Rare NH Bird Sighting Alert
If you research the Pine Grosbeak, you will notice that it's range does not include New Hampshire. Then why were they devouring my crab apple trees last evening?
It is all about that 'irruptive behavior'. Basically, if the fruit trees in their native Canada aren't producing enough for their voracious appetites, flocks will head south for hundreds and hundreds of miles in search of bountiful harvests like the one they found in front of my house yesterday.
This has happened only once before in the ten years that I've lived within arms reach of these trees.
The last time the flock of grosbeaks was either very tame, because they weren't afraid of human interaction, OR the crabapples had fermented and they were too inebriated to care that I was looking right at them from a foot away.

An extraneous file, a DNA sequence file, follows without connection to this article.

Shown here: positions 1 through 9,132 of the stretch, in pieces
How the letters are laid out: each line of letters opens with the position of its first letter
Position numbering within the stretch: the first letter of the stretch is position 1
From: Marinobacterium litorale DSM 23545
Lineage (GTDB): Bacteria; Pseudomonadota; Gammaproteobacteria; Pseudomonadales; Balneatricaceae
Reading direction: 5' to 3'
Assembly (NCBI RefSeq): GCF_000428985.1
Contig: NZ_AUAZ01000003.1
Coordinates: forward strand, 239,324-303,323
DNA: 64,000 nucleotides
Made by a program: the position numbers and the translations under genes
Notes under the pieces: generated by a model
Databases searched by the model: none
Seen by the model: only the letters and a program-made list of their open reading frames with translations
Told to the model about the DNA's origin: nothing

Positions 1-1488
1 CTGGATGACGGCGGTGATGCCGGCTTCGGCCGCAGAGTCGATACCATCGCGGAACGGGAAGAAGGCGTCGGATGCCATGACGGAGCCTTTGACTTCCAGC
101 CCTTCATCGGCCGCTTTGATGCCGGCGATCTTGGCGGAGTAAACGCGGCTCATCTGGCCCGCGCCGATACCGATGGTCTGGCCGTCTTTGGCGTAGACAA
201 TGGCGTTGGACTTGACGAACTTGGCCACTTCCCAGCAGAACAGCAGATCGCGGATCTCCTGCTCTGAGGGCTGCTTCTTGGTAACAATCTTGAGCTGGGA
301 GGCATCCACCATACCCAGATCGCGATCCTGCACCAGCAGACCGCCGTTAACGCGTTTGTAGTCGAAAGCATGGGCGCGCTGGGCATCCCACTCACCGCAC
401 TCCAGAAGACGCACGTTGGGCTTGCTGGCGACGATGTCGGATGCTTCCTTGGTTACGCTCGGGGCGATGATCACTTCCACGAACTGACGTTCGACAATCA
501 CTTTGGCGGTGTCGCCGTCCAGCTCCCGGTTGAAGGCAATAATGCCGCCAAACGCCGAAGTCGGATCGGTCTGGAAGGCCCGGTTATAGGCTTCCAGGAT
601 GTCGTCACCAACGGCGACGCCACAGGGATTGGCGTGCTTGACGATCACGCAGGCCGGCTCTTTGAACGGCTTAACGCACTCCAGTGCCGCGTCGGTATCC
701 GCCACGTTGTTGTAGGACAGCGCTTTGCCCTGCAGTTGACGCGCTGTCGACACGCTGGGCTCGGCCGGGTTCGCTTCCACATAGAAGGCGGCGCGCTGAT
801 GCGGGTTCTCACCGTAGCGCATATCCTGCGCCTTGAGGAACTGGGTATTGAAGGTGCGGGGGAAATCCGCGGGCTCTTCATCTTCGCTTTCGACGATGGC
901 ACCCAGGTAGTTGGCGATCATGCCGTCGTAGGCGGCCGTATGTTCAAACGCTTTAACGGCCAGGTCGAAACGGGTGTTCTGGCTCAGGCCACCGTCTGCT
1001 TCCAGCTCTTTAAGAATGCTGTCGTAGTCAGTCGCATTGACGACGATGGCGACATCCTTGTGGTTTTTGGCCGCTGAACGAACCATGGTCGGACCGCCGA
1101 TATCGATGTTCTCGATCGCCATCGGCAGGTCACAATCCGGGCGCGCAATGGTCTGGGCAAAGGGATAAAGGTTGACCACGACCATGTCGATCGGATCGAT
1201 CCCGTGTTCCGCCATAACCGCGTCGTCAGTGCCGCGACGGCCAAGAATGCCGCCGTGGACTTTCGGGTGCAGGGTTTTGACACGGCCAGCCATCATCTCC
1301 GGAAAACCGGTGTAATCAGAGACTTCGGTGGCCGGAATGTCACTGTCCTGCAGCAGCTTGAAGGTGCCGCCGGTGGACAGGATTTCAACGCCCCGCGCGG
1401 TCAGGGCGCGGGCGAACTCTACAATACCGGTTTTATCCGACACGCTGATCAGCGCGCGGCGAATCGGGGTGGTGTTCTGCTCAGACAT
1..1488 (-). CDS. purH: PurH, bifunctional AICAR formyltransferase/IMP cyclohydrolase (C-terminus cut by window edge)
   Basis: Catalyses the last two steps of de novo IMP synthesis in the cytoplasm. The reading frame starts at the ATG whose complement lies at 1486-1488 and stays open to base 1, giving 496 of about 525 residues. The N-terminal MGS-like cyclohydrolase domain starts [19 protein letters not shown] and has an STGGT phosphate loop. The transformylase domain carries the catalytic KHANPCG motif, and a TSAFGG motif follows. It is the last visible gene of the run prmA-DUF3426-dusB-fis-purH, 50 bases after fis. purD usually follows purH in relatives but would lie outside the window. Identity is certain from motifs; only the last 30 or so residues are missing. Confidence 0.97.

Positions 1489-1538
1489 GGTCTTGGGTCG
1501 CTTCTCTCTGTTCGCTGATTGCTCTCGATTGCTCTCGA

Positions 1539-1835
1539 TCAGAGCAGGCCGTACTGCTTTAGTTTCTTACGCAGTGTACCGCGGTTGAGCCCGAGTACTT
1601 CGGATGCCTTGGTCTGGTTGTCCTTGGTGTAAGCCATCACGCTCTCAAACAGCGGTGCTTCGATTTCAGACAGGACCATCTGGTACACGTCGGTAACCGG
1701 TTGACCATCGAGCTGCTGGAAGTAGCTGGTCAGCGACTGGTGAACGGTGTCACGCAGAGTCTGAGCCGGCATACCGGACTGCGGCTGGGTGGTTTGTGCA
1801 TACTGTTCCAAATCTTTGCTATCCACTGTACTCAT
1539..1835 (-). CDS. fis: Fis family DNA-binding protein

This flock was far more timid and shy. As you can see, my attempts to capture any 'calendar quality' photos were thwarted by their turned backs, time and time again.
Another thing that doesn't translate well through these photos is the beautiful color on their heads and tailfeathers. It's this strange, almost semi-iridescent gold and olive combination that cannot be described.
If the sun was out while I snapped these shots, MAYBE, the color would have shown it's true self, HOWEVER, the sun DID come out for a couple minutes and this entire flock of eight birds took off like there was a New Year's Eve firework display underneath them.
The first time I saw them, it was dark and overcast as well. Apparently, they like to pig out when it's dark out. I can agree with that method!
If you have fruit trees, look for these little guys, despite the beautiful color they have the ability to hide in plain sight.